Tag Archives for " Culinary "

May 10, 2016

Best Culinary Herbs

Best Culinary Herbs
Flour On My Face
10 Best Culinary Herbs to grow at home via flouronmyface.com

10 Best Culinary Herbs to Grow What are the 10 Best Culinary Herbs to Grow? Plant your favorite herbs so you can harvest fresh culinary herbs for use in your cooking anytime you want. You’ll have the benefit of having fresh herbs on hand all the time and enjoy growing your own herb garden.   One of the best reasons to plant…

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January 9, 2016

Culinary Herbs and Spices of the World

Culinary Herbs and Spices of the World

For centuries herbs and spices have been an integral part of many of the world’s great cuisines. But spices have a history of doing much more than adding life to bland foods. They have been the inspiration for, among other things, trade, exploration, and poetry. Priests employed them in worship, incantations, and rituals, and shamans used them as charms to ward off evil spirits. Nations fought over access to and monopoly of certain spices, like cinnamon and nutmeg, when they were rare commodities. Not only were many men’s fortunes made in the pursuit of spices, spices at many periods throughout history literally served as currency.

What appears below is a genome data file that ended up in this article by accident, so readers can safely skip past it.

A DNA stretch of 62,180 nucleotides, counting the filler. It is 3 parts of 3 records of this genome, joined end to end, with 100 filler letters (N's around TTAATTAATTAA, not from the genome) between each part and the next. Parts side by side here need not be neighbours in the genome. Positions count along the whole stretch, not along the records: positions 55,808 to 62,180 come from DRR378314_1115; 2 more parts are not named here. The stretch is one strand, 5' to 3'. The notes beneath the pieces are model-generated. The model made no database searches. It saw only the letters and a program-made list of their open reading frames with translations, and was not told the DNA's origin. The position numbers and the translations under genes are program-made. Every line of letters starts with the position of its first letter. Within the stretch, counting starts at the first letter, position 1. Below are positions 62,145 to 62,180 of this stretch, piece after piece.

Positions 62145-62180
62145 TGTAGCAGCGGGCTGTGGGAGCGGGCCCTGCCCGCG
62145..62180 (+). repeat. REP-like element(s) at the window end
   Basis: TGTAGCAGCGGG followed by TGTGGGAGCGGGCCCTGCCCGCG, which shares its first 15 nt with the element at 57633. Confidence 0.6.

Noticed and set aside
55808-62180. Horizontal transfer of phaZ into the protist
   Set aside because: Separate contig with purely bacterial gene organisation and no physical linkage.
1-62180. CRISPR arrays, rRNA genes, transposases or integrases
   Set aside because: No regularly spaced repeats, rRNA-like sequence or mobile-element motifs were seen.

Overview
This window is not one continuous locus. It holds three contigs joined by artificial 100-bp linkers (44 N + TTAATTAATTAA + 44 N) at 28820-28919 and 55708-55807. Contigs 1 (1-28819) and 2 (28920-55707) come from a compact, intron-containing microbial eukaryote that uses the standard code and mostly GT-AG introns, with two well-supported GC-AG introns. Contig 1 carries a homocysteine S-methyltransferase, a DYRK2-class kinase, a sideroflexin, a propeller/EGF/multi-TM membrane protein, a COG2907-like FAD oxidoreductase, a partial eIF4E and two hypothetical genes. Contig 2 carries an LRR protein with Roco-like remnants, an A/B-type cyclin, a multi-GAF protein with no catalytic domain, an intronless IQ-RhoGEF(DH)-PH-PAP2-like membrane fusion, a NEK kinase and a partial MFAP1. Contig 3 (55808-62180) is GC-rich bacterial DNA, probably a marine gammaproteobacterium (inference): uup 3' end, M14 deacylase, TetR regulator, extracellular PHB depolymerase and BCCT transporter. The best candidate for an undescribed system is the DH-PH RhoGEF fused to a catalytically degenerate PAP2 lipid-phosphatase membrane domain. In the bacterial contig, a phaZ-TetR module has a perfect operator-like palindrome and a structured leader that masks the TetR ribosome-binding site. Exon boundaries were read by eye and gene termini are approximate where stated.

Culinary Herbs and Spices of the World

In Culinary Herbs and Spices of the World, Ben-Erik van Wyk offers the first fully illustrated, scientific guide to nearly all commercial herbs and spices in existence. Van Wyk covers more than 150 species—from black pepper and blackcurrant to white mustard and white ginger—detailing the propagation, cultivation, and culinary uses of each. Introductory chapters capture the essence of culinary traditions, traditional herb and spice mixtures, preservation, presentation, and the chemistry of flavors, and individual entries include the chemical compounds and structures responsible for each spice or herb’s characteristic flavor. Many of the herbs and spices van Wyk covers are familiar fixtures in our own spice racks, but a few—especially thse from Africa and China—will be introduced for the first time to American audiences. Van Wyk also offers a global view of the most famous use or signature dish for each herb or spice, satisfying the gourmand’s curiosity for more information about new dishes from little-known culinary traditions.
People all over the world are becoming more sophisticated and demanding about what they eat and how it is prepared. Culinary Herbs and Spices of the World will appeal to those inquisitive foodies in addition to gardeners and botanists.